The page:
Regional carriers emerged as the surprise backers of US Airways, giving it much of the support it needs to exit bankruptcy reorganisation.

Air Wisconsin affiliate Eastshore Aviation and regional-airline operator Republic Airways Holdings each arranged $125 million investments that US Airways would convert to an equity stake of about 20% each after it emerges from Chapter 11 protection. This is set for 30 June. In return, US Airways will accept up to 70 regional jets from Air Wisconsin if it needs them. It would also keep its contract with Republic's Chautauqua unit and start a new pact with sister subsidiary Republic Airlines to fly larger Embraer 170/190s as US Airways Express.

US Airways could also raise another $110 million in a sale/leaseback with Republic of some of its own regional jets, flight simulators and landing slots in Washington and New York. MergeGlobal director George Hamlin says that, "this is a real in-out reversal, with the little guys shaping the direction of the big guy. But the regionals preserved their cash, US Airways needs it, and it needs smaller planes as well."

The Eastshore financing deal gives US Airways immediate access to $75 million, which it will need to meet cash covenants under Air Transportation Stabilisation Board financing. The airline went through about $195 million in cash in January alone. Republic and its majority owner, Wexford Capital, said their investment depends on US Airways raising another $100 million in new cash from other sources.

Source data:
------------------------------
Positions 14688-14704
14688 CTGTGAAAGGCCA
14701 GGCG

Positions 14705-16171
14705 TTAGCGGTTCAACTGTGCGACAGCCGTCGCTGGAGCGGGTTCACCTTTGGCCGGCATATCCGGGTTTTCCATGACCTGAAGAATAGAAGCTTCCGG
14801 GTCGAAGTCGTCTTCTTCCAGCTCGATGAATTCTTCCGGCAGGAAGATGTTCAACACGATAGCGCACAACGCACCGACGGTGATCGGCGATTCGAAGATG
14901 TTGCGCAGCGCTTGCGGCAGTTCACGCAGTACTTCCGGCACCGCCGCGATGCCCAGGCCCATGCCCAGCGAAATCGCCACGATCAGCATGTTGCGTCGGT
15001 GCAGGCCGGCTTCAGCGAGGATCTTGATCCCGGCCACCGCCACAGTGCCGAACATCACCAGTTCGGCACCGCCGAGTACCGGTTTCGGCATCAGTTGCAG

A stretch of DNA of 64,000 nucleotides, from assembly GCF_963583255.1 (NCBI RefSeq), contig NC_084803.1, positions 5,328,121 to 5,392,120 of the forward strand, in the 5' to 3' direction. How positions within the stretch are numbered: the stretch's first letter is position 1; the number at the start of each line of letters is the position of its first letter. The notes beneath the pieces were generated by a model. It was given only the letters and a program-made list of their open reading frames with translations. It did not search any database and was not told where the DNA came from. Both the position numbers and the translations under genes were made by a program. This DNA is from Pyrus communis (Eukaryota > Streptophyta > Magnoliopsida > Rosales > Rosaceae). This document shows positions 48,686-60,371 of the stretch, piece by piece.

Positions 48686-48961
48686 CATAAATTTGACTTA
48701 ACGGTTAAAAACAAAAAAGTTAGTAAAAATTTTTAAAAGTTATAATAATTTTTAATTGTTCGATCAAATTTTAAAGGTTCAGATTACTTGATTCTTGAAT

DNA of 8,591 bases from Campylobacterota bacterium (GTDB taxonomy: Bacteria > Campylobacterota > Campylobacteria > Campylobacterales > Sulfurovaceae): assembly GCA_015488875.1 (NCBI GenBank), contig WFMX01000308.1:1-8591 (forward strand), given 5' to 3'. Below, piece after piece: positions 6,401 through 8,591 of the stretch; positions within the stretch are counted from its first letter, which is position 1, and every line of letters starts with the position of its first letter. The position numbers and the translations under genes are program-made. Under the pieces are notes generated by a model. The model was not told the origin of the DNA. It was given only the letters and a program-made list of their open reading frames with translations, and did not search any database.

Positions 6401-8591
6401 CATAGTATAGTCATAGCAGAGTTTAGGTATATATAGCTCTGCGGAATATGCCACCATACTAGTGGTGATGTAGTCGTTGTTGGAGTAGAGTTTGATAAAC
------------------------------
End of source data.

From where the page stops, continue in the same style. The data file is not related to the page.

Another potential investor is believed to be the Mesa Air Group although Mesa chief Jonathan Ornstein declined to address the issue specifically. With $250 million in liquidity, Mesa has made bids for US Airways in its first bankruptcy in 2002-3, for Atlantic Coast in late 2003, and for America West in one of its 1990s bankruptcies. Mesa gets about 35% of its revenue from US Airways Express, for which it flies 59 of its 130 regional jets.

Air Wisconsin, a privately held carrier, flies as a United Express feeder, but United, in a cost-cutting move, has put the Air Wisconsin routes up for bid. Hamlin says: "For AirWis, the move hedges its bets, making sure it has a major partner if United does not bring it back into the fold." For Republic, notes Merrill Lynch analyst Mike Linenberg, the deal may lower the rate its Chautauqua unit receives for US Airways Express flying but gives it access to more of the coveted larger regional jets.


Source: Airline Business